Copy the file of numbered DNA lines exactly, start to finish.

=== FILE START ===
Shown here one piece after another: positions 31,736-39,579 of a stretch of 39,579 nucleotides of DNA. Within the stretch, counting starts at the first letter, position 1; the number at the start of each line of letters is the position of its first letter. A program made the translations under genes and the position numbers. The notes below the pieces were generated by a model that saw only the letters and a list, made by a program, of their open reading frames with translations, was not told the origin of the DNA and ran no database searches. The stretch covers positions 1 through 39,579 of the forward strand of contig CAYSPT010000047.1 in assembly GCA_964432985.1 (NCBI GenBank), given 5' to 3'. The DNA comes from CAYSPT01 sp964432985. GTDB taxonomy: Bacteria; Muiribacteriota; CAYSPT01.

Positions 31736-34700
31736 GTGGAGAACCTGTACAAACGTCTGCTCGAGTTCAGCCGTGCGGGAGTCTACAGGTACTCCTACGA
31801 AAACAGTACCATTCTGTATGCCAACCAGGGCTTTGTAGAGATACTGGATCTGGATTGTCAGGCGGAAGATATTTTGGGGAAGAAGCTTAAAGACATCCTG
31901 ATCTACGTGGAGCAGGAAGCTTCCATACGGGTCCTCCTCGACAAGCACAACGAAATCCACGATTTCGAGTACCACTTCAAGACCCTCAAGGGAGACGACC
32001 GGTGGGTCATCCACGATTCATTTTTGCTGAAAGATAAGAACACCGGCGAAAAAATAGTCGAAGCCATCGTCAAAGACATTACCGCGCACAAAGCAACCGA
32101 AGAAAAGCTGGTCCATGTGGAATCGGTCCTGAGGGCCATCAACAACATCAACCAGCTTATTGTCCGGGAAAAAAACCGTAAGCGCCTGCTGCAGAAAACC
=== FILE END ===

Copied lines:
Shown here one piece after another: positions 31,736-39,579 of a stretch of 39,579 nucleotides of DNA. Within the stretch, counting starts at the first letter, position 1; the number at the start of each line of letters is the position of its first letter. A program made the translations under genes and the position numbers. The notes below the pieces were generated by a model that saw only the letters and a list, made by a program, of their open reading frames with translations, was not told the origin of the DNA and ran no database searches. The stretch covers positions 1 through 39,579 of the forward strand of contig CAYSPT010000047.1 in assembly GCA_964432985.1 (NCBI GenBank), given 5' to 3'. The DNA comes from CAYSPT01 sp964432985. GTDB taxonomy: Bacteria; Muiribacteriota; CAYSPT01.

Positions 31736-34700
31736 GTGGAGAACCTGTACAAACGTCTGCTCGAGTTCAGCCGTGCGGGAGTCTACAGGTACTCCTACGA
31801 AAACAGTACCATTCTGTATGCCAACCAGGGCTTTGTAGAGATACTGGATCTGGATTGTCAGGCGGAAGATATTTTGGGGAAGAAGCTTAAAGACATCCTG
31901 ATCTACGTGGAGCAGGAAGCTTCCATACGGGTCCTCCTCGACAAGCACAACGAAATCCACGATTTCGAGTACCACTTCAAGACCCTCAAGGGAGACGACC
32001 GGTGGGTCATCCACGATTCATTTTTGCTGAAAGATAAGAACACCGGCGAAAAAATAGTCGAAGCCATCGTCAAAGACATTACCGCGCACAAAGCAACCGA
32101 AGAAAAGCTGGTCCATGTGGAATCGGTCCTGAGGGCCATCAACAACATCAACCAGCTTATTGTCCGGGAAAAAAACCGTAAGCGCCTGCTGCAGAAAACC